“When planning for a year, plant corn. When planning for a decade, plant trees. When planning for life, train and educate people.”
This Chinese proverb blends very well with both my personal and professional mindset. It summarizes this website’s goals very well. I have been teaching for several year’s, have already planted this years corn, and now we will talk about planting fruit trees.
I have wanted to have a couple fruit trees for some time, but life has kept me away from actually doing it, I have moved around quite a lot, both during my divorce, my recovery from that failed experiment, courting and marrying my Genny. During all this moving, I had this house, but I kept it rented, and never quite had the time or energy to drive down and plant some trees.
This spring would be my year for trees, I decided that when Genny and I decided to move from a Nashville apartment to a Dickson subdivision. She and I discussed what trees we wanted, I wanted some apples, she wanted pears, and we decided on apples, pears, and plums.
To get fruit from your trees, they need to be pollinated, and that means at least two breeds of fruit per species of tree. So that means we would need 6 trees if we wanted fruit from our 3 types of trees.
Our lot is small, and less than an area, its also hilly, has trees already, and the best spot in the front yard happens to be where out septic tank was buried. I also worried about the height of the trees, both for management and pruning, but also because of our overhead power lines. Because of these issues, we settled on semi-dwarf trees. These are full sized trees grafted to a root semi-dwarf root that keeps the trees from their full growth potential. These will grow to 15 to 18 feet high, and can be spaced closer together to make my small orchard have a smaller footprint in my yard.
On deciding on semi-dwarf, I was able to find a nursery that was able to recommend tree varieties based upon my growing region, this nursery also sells 2-N-1 trees, in which 2 varieties of the same fruit type is grafted on a single rootstock. This is great as the tree grows two types of fruit so I only need one tree for pollination. This cuts our needs to only 3 trees. We settled on 4 and bought:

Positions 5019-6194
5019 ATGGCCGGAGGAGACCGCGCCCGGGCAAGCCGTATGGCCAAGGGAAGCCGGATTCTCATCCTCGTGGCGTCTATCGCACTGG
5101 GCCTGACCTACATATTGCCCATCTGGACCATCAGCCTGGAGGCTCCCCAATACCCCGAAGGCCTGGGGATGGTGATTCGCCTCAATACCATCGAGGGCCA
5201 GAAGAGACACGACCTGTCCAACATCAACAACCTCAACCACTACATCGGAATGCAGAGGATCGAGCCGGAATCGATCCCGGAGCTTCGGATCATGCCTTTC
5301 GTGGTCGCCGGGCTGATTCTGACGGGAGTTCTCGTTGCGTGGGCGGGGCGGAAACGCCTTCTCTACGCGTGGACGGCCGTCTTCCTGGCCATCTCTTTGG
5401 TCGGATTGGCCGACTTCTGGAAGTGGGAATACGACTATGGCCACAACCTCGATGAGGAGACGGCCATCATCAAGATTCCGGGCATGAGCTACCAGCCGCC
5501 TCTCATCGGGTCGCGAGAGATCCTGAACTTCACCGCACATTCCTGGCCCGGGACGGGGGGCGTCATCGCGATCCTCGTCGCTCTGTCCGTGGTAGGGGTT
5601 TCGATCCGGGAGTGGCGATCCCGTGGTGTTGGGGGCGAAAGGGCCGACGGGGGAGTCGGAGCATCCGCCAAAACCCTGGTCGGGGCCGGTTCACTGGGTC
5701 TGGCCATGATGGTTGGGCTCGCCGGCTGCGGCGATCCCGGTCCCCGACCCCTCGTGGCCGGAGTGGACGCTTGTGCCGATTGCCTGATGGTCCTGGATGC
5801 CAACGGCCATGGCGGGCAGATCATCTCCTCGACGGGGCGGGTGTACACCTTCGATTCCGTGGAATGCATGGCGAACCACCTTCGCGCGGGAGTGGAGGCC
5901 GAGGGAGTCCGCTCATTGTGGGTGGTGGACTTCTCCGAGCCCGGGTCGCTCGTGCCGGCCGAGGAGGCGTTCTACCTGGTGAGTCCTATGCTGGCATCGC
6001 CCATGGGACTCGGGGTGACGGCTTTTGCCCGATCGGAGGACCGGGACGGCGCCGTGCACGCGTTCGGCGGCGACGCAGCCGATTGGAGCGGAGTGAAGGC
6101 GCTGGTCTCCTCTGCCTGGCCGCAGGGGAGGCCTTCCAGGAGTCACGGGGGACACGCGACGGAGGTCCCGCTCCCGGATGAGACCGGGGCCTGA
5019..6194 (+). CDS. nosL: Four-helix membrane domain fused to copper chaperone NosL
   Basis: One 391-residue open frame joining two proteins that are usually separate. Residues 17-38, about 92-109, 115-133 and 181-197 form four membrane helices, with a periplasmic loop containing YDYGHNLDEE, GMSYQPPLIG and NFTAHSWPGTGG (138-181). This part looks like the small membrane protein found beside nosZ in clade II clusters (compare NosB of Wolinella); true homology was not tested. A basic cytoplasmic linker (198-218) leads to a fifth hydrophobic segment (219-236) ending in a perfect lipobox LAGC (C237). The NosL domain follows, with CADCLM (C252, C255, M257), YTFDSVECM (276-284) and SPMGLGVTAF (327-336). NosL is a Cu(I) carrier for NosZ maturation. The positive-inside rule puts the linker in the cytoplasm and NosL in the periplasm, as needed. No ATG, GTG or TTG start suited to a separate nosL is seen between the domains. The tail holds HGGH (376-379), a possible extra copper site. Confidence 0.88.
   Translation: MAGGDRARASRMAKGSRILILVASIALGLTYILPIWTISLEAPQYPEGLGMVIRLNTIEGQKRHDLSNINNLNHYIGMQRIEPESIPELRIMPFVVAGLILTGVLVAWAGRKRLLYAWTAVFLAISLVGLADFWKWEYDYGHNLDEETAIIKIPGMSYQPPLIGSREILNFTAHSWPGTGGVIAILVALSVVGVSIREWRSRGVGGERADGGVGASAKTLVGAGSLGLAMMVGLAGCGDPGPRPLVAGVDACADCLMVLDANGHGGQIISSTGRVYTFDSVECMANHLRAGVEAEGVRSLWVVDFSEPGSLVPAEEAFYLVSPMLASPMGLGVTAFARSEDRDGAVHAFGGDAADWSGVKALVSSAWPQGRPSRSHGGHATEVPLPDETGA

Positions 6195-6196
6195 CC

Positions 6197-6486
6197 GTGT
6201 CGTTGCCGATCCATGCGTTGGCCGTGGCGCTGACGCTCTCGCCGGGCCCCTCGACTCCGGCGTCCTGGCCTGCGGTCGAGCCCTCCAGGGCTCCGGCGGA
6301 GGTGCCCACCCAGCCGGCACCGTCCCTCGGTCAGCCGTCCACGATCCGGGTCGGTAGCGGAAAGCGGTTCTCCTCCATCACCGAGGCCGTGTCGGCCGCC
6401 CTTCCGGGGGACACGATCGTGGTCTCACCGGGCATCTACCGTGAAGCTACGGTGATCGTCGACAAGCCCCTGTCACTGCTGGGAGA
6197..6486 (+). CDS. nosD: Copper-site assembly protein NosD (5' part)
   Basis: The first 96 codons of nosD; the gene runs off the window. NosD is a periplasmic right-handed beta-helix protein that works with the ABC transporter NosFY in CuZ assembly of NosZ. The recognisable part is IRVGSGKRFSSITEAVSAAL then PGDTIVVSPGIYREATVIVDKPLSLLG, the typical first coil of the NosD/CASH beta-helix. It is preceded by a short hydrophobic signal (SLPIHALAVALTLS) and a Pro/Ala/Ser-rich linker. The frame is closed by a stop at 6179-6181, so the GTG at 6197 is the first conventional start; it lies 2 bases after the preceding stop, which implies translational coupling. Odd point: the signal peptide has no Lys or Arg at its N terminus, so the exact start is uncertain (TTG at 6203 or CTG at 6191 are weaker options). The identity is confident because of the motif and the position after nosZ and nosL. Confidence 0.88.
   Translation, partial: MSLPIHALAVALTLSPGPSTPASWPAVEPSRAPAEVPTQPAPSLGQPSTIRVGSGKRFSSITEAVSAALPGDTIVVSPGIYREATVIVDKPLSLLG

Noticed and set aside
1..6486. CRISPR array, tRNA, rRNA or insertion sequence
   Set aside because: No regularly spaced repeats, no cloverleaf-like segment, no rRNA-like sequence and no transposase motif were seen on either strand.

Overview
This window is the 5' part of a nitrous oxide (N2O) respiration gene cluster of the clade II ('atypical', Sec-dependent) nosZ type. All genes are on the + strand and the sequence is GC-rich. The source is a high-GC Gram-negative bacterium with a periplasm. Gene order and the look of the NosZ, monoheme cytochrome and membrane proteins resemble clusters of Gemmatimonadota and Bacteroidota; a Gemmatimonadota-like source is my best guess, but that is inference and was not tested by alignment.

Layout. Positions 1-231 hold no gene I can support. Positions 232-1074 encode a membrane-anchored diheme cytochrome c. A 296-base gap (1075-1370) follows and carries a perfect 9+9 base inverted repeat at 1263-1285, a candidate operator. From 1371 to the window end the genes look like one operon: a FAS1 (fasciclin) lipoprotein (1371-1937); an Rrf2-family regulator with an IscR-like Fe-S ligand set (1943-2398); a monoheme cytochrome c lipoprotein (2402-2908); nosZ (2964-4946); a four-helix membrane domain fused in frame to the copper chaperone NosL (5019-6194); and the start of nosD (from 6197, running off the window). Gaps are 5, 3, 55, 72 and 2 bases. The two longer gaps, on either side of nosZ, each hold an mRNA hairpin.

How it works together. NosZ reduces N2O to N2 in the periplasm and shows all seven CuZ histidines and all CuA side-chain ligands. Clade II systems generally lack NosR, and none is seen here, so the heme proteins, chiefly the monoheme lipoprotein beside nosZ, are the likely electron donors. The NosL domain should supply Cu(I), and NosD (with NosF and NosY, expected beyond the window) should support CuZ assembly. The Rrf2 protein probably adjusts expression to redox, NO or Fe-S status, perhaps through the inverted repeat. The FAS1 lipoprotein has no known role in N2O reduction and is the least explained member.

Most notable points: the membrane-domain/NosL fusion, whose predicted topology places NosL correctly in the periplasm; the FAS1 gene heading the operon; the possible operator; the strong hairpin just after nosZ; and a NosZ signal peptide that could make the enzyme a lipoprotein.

- 2-N-1 Plum Semi Dwarf
- Shiro Japanese
- Redheart Plums
- 2-N-1 Pear Semi-Dwarf
- 2-N-1 Classic Pie Apple Semi-Dwarf
- Granny Smith
- Arkansas Black
- 2-N-1 Antique Apple Semi Dwarf
- Heritage Delicious
- Heritage Golden Delicious
Stark Brothers was the nursery if your wondering, and the prices were pretty good, This was my first order with them, and I don’t have any complaints. At the same time we bought 12 Kiowa blackberry plants (which will be the subject of another post) and a potted orange tree to keep inside.
I wish I had done this years ago, as it will take 2 to 4 years until I start to get some fruit, but I have heard I can expect 6-10 bushels of fruit per tree (48 pounds a bushel). This means in the coming years I will make a tub grinder and a homemade press to make a lot of apple juice.
I wonder what I can make with dried fruit bits left over from making juice?….
Before I get lost in more plans, let me tell you how I planted my trees.
- Dig a hole at least wide enough for the roots of your tree so that none of them are bent. Make it deep enough for the tree’s roots to be completely covered. A wider hole is better. I have been told dig a ten dollar hole for a one dollar tree.
- Chip away at the sides of your hole to break any compacted soil – this will make it easier for your tree’s roots to grow beyond the initial hole.
- Use at least a five or six foot garden stake hammered about two feet into the bottom of the hole a little off center on the southern side, if possible. (mine came with stakes)
- Make a mound of soil a few inches high in the bottom of the hole from some you dug out. You want the root ball to sit in the middle of the hole so that the roots can grow in the loose soil.
- Carefully place your fruit tree in to the hole, centered on the mound and spreading its roots. The tree has a “graft union” (sometimes called a “bud union”) visible which is where the root stock is grafted to the trunk. Make sure it is above the existing ground level. It’s better to plant a little high than low since trees often settle, and the grafted tree will root if the union is under the soil.
- If the bearing portion of tree roots, then you will have a full sized tree and not a semi-dwarf.
- Amending the soil with nutrients may be necessary; however it is better not to over-amend since doing so will create an artificial environment for the tree that in the long run will stunt growth.
- Carefully covering over just the roots. Gently pat down the soil a little and then water to help the soil settle around the roots.
- Continue adding another layer of soil, repeating the process of patting it down slightly and watering to help the soil settle and fill in any air holes. Fill in up to the original ground level.
- Use any leftover soil to build a raised circle around the tree to keep water in. Ideally build the circle about four feet in diameter. Placing organic material such as leaves, mulch or bark inside the circle can help protect the trees roots and help water retention.